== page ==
So what did we learn? Getting a potent, activated infusion requires decarboxylation before infusing cannabis. And if THCA or CBDA is your jam, it’s as easy as not decarbing before infusing to keep those acid-form cannabinoids around.
Already know everything there is to know about decarb, but are looking for knowledge on infusion and measuring THC content? Yep, we’ve got that, as well as a guide on how to decarboxylate cannabis.
Need some ideas for weed recipes or even some everything-but-the-bud infusion kits to get it really cooking? We’ve got those too.
Know it all already? Share the wealth by sharing your thoughts and photos on our social – we love hearing from you!
Do You Need To Decarboxylate Cannabis BEFORE You Infuse It? Everyone knows how much we love decarboxylation! What some people don’t know is that we also have a healthy obsession with cannabis
Keys to decarbing weed
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- What is decarboxylation?
- Why you should decarb your weed
- How to decarb your weed at home
- How long should I decarb my weed?
- Bottom line
Many cannabis newcomers wonder if you can eat the raw cannabis plant and feel its intoxicating or psychoactive effects. Pop culture references to eating a big bag of raw weed and getting super stoned have no basis in the reality of how cannabis works, specifically how cannabinoids elicit effects in humans. For example, to exhibit the intoxicating effects associated with the cannabis high, THCA must be transformed into THC through a heating process called decarboxylation.
THCA must be transformed into THC through a heating process called decarboxylation. Photo by: Gina Coleman/Weedmaps
Here is a quick summary of everything you need to know about decarbing weed — what decarbing is, when you should decarb, and how to best decarb your weed at home.
What is decarboxylation?
Decarboxylation is a chemical reaction that results from two main factors: heat and time. When a cannabinoid decarboxylates, it loses a carboxyl group, which gives it the ability to interact with the body’s receptors through which therapeutic and recreational effects are elicited. Over a long period of exposure to the elements, cannabinoids will decarboxylate on their own which is why proper cannabis storage is so important. Without airtight storage in a sufficiently sturdy container, cannabis will lose potency as cannabinoids slowly decarboxylate and activate prematurely.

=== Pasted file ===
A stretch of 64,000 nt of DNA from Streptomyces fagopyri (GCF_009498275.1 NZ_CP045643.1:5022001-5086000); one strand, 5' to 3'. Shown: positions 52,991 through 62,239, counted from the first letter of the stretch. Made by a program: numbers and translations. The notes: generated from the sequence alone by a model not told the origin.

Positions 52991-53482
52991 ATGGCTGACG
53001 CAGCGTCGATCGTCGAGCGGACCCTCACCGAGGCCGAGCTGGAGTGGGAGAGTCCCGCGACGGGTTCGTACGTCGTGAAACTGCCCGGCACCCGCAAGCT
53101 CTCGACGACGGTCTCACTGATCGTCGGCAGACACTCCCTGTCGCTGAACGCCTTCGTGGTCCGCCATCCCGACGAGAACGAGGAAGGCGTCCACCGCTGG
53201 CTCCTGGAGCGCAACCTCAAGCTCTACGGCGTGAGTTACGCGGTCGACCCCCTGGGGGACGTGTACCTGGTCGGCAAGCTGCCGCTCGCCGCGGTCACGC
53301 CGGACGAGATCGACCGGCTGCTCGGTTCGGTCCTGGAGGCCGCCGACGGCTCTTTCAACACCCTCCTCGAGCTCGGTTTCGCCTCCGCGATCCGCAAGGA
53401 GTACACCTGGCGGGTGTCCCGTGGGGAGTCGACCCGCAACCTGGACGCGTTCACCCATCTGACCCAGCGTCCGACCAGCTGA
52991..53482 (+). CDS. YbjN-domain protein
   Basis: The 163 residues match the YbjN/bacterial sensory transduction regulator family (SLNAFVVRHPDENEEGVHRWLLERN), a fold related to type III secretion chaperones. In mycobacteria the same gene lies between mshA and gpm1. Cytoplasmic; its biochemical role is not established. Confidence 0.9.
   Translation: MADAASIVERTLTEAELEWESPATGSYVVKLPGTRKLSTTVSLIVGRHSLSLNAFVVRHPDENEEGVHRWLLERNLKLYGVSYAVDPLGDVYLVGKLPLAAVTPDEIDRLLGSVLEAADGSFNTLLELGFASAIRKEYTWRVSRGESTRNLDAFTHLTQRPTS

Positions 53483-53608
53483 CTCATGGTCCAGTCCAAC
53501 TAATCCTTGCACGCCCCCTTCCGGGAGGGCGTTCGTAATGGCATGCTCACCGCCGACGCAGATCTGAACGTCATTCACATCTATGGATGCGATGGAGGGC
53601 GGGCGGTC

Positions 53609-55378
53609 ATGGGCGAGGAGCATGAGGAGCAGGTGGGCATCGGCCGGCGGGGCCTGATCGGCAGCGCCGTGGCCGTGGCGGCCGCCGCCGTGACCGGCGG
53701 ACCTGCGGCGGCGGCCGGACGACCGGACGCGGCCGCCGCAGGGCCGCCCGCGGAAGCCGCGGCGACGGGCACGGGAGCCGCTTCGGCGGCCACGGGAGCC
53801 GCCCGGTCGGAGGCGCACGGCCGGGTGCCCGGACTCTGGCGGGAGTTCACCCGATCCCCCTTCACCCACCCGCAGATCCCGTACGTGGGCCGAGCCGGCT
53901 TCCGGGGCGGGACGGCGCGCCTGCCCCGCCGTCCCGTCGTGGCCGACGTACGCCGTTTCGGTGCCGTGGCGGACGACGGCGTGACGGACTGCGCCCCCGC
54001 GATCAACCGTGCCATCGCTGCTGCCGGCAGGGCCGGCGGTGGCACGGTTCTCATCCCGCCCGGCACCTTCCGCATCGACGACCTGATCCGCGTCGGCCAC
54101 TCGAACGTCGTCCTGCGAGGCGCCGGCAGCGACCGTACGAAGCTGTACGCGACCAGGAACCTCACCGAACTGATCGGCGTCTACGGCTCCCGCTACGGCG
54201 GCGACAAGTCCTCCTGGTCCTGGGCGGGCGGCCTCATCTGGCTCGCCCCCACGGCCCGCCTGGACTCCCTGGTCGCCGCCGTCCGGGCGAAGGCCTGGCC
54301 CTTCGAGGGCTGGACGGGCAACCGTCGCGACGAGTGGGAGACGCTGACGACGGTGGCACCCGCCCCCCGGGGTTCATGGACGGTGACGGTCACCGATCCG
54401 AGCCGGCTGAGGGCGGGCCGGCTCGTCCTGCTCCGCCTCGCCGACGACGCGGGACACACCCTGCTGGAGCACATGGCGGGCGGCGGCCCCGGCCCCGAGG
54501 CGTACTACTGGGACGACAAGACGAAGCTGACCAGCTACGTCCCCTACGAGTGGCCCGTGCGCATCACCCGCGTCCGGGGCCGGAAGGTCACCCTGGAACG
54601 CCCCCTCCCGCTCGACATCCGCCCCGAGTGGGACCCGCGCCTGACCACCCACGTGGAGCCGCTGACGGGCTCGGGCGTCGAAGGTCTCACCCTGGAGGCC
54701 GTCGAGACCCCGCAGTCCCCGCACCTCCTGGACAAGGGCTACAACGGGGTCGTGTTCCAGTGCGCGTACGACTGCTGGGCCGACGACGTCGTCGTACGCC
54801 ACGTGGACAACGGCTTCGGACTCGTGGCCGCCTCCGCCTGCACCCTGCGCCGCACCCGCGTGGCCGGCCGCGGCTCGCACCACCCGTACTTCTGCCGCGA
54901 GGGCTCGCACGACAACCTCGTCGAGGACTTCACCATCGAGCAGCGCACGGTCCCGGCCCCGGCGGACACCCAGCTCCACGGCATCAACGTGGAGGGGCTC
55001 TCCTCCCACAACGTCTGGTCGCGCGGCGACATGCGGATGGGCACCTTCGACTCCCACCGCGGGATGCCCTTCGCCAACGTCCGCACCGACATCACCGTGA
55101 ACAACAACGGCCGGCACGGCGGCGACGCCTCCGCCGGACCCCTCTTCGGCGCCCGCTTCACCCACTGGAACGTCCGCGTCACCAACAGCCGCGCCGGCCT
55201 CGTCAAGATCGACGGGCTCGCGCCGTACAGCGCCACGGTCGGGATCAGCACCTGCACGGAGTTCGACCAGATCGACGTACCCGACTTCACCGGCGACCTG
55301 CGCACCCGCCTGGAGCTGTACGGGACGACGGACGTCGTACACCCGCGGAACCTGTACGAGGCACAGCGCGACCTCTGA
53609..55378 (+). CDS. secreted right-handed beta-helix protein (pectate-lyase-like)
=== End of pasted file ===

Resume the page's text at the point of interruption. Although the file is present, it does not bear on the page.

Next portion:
Decarboxylation is a chemical reaction that results from two main factors: heat and time. Photo by: Gina Coleman/Weedmaps
To speed up the decarbing process, you’ll need to activate cannabinoids such as THC by heating them. When cannabis is smoked or vaporized, for example, the THCA loses a carboxyl group and converts to THC. Likewise, the cannabinoid CBDA must decarboxylate to turn into CBD.
A crucial step in making edibles or cannabis topicals at home is decarbing weed to make sure all the cannabinoids you want to experience are fully activated. When cannabis is cooked or baked, its active cannabinoids are absorbed through digestion. Decarbing weed also helps reduce the risk of microbiological contaminants. When weed decarboxylates, it loses moisture, which in turn decreases the chance of bacterial growth. Weed is dried and cured for the same reason, though some unwanted activation of cannabinoid, and therefore loss of potency, is inevitable during the curing process.
Why you should decarb your weed
In a nutshell, weed won’t get you high unless it’s decarbed. Marijuana’s most sought after cannabinoids — THC and CBD — need to be converted from THCA and CBDA over time to deliver the coveted recreational and therapeutic benefits. When making edibles and topicals, decarbing improves the function of these products by allowing for faster cannabinoid absorption. Edibles in particular have a reputation for delivering incredibly potent, long-lasting effects, but an edible won’t be as potent as its reputation suggests if the cannabis inside isn’t decarbed properly.
When making edibles and topicals, decarbing improves the function of these products by allowing for faster cannabinoid absorption. Photo by: Gine Coleman/Weedmaps